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NABARD – A critique.

NABARD – A critique.

NABARD was established on 12th July 1982 replacing two departments, the Agricultural Credit Department and the Rural Planning and Credit Cell of the Reserve Bank of India to implement the National Bank for Agriculture and Rural Development Act 1981. With initial paid up capital of Rs. 100 crores the bank has grown over the years through a constant revision in the composition of share capital between Government of India and Reserve Bank of India taking its paid capital up to Rs. 5000 crore. NABARD also have international associates including the big fish World Bank and its affiliated organisations. These associates help NABARD by advising and providing monetary aid for the upliftment of people in the rural areas and optimising the agricultural process. NABARD fulfil its duties by serving as an apex financing agency not only providing financial assistance for agricultural activities but also for other economic activities in rural areas of the country. It takes measure for improving the capacity of credit delivery system also refinancing the financial institutions providing financial aid to the rural sector. IT also manages cooperative banks and act as employment opportunity by managing talent acquisition for its working through Institute of Banking Personnel (IBPS).

With such lofty anticipations as mentioned above expected out of NABARD, it is no surprise that the organisation would come in for substantial criticism. It is quite evident from the type of responsibilities of NABARD that work done by them will be a crucial factor in the performance of country’s agricultural sector. As a credit providing department to the people of the agricultural sector and other works in rural areas, the aim should be to provide initial monetary aid to people so that they are able to set up their work without hindrance and recapitalizing the money from them and try to make these people self-reliant. However, a recent study by Indian Cooperative has shown that for past 30 years NABARD has allowed cooperatives to incur losses and then recapitalize those same cooperatives from the money received from Government of India, resulting in continued heavy reliance of people seeking credit from NABARD. Being in this domain NABARD should not only be looking to provide credit to the needy but also, and more importantly, look to make them self-reliant for their better future while reducing the fiscal burden on the Government of India.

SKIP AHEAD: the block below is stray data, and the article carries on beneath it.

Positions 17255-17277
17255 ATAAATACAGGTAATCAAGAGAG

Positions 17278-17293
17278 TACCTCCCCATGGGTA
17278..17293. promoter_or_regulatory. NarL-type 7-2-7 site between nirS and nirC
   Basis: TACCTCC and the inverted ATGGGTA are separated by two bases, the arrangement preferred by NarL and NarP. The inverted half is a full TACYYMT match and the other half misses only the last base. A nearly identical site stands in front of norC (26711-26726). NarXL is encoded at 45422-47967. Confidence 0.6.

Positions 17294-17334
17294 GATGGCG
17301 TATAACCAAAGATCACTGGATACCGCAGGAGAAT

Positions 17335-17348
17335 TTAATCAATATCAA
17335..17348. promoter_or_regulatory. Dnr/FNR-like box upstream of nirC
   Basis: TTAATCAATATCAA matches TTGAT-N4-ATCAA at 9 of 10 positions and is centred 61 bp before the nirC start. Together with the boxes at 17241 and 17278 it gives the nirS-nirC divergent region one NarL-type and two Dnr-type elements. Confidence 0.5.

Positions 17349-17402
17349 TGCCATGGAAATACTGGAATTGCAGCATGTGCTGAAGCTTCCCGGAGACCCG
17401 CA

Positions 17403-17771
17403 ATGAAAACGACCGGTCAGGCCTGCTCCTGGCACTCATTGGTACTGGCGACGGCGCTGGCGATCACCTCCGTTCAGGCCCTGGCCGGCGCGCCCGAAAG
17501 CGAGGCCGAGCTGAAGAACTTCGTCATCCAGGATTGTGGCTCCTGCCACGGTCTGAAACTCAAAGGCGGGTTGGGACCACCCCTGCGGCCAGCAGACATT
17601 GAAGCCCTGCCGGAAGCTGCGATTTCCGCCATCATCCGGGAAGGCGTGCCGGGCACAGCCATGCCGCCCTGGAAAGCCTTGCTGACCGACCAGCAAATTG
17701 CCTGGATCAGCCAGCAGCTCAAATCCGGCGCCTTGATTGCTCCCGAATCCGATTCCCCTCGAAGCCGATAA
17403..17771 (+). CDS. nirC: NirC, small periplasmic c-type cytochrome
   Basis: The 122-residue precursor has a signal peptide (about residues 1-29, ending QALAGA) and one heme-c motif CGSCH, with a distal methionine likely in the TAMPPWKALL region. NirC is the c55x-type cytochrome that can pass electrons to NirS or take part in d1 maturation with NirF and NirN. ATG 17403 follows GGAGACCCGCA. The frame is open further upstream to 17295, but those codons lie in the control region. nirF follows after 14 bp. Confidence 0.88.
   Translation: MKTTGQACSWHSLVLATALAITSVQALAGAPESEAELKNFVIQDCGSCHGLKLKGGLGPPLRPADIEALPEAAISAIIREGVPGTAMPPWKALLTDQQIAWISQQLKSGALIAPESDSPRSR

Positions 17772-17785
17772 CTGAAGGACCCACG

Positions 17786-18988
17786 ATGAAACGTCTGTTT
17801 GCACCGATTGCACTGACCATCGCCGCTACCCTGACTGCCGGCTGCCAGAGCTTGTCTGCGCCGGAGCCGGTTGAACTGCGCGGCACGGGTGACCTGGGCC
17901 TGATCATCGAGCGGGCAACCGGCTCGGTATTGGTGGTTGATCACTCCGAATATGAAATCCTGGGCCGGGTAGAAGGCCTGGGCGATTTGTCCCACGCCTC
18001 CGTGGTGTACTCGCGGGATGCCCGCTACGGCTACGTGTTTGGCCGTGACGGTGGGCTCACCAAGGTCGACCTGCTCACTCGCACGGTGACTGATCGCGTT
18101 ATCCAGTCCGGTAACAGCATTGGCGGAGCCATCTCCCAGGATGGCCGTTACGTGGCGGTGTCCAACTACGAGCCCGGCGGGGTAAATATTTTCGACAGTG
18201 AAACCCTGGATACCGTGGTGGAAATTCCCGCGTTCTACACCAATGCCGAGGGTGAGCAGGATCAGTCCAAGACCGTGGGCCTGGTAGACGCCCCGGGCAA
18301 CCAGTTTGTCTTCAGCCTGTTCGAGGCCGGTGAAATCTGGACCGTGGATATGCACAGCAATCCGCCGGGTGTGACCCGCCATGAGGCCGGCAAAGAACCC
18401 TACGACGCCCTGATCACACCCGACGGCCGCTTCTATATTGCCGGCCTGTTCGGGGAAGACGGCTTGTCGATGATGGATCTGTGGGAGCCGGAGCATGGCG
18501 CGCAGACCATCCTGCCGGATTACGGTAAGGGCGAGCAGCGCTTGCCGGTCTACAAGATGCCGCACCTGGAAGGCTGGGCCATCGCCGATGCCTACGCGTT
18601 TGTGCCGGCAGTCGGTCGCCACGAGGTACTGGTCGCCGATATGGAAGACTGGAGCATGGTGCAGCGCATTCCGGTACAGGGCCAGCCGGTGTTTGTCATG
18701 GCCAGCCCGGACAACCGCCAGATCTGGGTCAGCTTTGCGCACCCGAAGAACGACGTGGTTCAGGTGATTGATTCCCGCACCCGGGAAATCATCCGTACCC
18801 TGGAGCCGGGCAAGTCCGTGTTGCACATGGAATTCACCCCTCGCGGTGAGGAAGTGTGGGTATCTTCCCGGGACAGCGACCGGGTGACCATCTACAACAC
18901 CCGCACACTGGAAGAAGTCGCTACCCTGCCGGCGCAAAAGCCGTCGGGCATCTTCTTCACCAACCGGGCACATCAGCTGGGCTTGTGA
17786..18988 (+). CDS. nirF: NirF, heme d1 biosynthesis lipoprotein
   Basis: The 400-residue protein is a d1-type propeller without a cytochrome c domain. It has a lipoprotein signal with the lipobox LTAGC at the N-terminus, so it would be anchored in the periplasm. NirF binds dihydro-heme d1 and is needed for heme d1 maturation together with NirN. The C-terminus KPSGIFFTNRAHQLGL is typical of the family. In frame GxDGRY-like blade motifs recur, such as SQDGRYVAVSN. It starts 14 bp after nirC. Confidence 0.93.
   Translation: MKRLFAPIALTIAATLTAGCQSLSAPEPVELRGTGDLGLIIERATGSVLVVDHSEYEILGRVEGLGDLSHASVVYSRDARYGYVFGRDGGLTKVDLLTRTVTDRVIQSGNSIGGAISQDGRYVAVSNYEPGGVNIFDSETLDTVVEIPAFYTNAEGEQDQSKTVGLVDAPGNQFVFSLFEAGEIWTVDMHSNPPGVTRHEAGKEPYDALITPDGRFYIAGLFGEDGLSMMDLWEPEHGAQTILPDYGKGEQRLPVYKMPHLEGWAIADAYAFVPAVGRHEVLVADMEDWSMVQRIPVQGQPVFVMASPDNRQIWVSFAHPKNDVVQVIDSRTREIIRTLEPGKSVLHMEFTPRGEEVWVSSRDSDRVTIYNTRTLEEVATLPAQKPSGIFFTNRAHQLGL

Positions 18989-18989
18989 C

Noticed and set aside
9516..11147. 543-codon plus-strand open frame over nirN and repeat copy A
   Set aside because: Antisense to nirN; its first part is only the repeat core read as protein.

Also, it was evident that during the past three decades that while the bond between the Reserve Bank of India and NABARD has grown but the same bond is not at all evident between the rural cooperative banks and NABARD, adversely affecting the functioning of rural cooperative credit delivery system. Namely, the credit facilities are not directly passed on to the cooperative banks which are the nearest source of credit for rural people thereby preventing the equal distribution of credit among the needy. Thus to ensure smooth flow of agricultural credit a strong bond is required between NABARD and these cooperative banks.